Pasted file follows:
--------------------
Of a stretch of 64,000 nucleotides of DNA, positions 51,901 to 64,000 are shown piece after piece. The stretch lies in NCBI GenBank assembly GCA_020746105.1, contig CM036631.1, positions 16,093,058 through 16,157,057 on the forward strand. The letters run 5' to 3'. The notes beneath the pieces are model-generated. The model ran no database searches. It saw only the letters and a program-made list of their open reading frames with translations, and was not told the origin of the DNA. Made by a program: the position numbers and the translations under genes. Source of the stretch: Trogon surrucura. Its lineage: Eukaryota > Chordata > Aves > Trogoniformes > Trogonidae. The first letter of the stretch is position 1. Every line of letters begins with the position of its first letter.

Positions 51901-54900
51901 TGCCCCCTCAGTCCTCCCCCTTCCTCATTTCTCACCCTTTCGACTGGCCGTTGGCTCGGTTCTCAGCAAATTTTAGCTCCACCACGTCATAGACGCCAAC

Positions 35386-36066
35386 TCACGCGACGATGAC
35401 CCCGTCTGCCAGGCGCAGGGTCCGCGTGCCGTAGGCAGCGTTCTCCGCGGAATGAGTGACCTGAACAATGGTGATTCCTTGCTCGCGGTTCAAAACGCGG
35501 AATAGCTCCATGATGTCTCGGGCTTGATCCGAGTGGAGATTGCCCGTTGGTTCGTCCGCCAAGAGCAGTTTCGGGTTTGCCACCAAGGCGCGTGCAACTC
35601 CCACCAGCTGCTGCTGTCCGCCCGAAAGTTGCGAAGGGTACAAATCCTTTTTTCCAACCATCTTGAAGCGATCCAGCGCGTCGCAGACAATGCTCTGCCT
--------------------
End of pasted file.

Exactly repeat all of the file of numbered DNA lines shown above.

Of a stretch of 64,000 nucleotides of DNA, positions 51,901 to 64,000 are shown piece after piece. The stretch lies in NCBI GenBank assembly GCA_020746105.1, contig CM036631.1, positions 16,093,058 through 16,157,057 on the forward strand. The letters run 5' to 3'. The notes beneath the pieces are model-generated. The model ran no database searches. It saw only the letters and a program-made list of their open reading frames with translations, and was not told the origin of the DNA. Made by a program: the position numbers and the translations under genes. Source of the stretch: Trogon surrucura. Its lineage: Eukaryota > Chordata > Aves > Trogoniformes > Trogonidae. The first letter of the stretch is position 1. Every line of letters begins with the position of its first letter.

Positions 51901-54900
51901 TGCCCCCTCAGTCCTCCCCCTTCCTCATTTCTCACCCTTTCGACTGGCCGTTGGCTCGGTTCTCAGCAAATTTTAGCTCCACCACGTCATAGACGCCAAC

Positions 35386-36066
35386 TCACGCGACGATGAC
35401 CCCGTCTGCCAGGCGCAGGGTCCGCGTGCCGTAGGCAGCGTTCTCCGCGGAATGAGTGACCTGAACAATGGTGATTCCTTGCTCGCGGTTCAAAACGCGG
35501 AATAGCTCCATGATGTCTCGGGCTTGATCCGAGTGGAGATTGCCCGTTGGTTCGTCCGCCAAGAGCAGTTTCGGGTTTGCCACCAAGGCGCGTGCAACTC
35601 CCACCAGCTGCTGCTGTCCGCCCGAAAGTTGCGAAGGGTACAAATCCTTTTTTCCAACCATCTTGAAGCGATCCAGCGCGTCGCAGACAATGCTCTGCCT